Tech selloff drags global equities

March 20, 2018 08:28 AM

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The steep losses in U.S. technology stocks were carried into Asian markets today with all major indices tracking Wall Street declines. Facebook made the headlines on Monday, as reports over the weekend claimed that data from 50 million users was accessed without their permission. The stock fell 6.8% and wiped out almost $37 billion from its market cap. The news will undoubtedly scare advertisers, especially if it leads to regulators changing Facebook’s business model in a way which may impact the company’s revenues.

Investors should not only be worried about the drop in Facebook equities, but also about FAANG stocks which have been leading the bull market for many years. Alphabet dropped 3% yesterday, while Apple, Netflix, and Amazon declined 1.53%, 1.56% and 1.7% respectively. Though the fall in Facebook might have impacted the sector negatively, it does not explain the full picture. Concerns that the European Commission will impose new taxes on Tech firms in retaliation for U.S. steel and aluminum tariffs, is an early indication that the trade war should be taken more seriously. If markets decided to turn on FAANG stocks, we would likely see a similar reaction to last February’s correction.

Jay Powell Fed & the dots

The newly appointed Fed Chair, Jay Powell will hold his first press conference tomorrow, when the U.S. central bank is expected to raise interest rates for the first time in 2018. Markets have fully priced in a 25-basis point rate increase, so do not expect this to have any influence on the dollar’s direction.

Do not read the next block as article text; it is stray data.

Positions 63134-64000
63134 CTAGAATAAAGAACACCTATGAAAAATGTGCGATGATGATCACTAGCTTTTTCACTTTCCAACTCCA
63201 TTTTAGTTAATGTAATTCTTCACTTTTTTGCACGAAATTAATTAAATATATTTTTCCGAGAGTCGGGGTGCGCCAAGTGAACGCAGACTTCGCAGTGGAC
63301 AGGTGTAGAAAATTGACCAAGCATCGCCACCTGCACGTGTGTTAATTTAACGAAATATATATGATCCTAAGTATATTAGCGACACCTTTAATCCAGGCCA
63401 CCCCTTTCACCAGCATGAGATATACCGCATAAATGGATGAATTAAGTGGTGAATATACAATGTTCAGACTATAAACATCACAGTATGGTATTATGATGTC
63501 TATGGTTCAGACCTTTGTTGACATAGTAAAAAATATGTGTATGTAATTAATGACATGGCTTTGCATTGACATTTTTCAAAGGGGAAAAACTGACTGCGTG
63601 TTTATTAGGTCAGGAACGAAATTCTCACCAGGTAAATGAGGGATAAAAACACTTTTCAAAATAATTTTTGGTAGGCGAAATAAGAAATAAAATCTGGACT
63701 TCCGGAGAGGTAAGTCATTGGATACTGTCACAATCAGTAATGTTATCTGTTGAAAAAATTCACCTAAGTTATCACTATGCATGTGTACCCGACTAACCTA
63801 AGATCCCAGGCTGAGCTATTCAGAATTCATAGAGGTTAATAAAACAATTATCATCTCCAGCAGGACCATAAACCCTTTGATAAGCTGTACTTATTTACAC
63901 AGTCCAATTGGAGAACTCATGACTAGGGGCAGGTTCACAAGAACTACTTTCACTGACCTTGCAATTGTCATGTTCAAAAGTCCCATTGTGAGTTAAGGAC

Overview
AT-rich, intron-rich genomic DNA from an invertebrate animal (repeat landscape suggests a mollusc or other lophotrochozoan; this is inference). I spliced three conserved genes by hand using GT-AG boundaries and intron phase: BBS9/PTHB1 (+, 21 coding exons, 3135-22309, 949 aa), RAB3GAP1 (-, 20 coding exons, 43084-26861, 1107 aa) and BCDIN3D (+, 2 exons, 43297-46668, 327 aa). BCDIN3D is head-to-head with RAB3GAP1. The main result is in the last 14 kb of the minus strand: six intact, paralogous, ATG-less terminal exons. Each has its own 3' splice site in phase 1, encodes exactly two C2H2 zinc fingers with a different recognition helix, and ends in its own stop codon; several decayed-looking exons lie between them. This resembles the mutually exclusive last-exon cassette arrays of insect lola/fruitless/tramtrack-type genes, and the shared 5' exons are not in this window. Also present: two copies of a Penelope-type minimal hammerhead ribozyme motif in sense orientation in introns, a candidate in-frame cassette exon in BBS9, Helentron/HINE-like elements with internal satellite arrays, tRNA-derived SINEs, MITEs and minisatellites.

The key to dollar traders is how Fed officials, led by the new Chair, will act on recent economic data and whether the fiscal stimulus will eventually lead to a tighter monetary policy in 2018. Market participants are split on whether the Fed will project four rate hikes in 2018 compared to three in the last meeting. An upward shift in the dot plot should support the dollar, although it is likely to lead to further flattening in the U.S. yield curve.

Brexit transition deal sends Sterling higher

The pound was the best performing currency on Monday, rising 0.6% against the USD to trade back above 1.40. The Brexit deal was thought to be more positive for Sterling, but given that no agreement was reached on the Irish border, gains were capped. I believe that Sterling may still have further room to appreciate against its peers, especially if Consumer prices today and wage data tomorrow provide new signs of inflationary pressure before Bank of England meet on Thursday.  

 

About the Author

Hussein Sayed is chief market strategist at FXTM.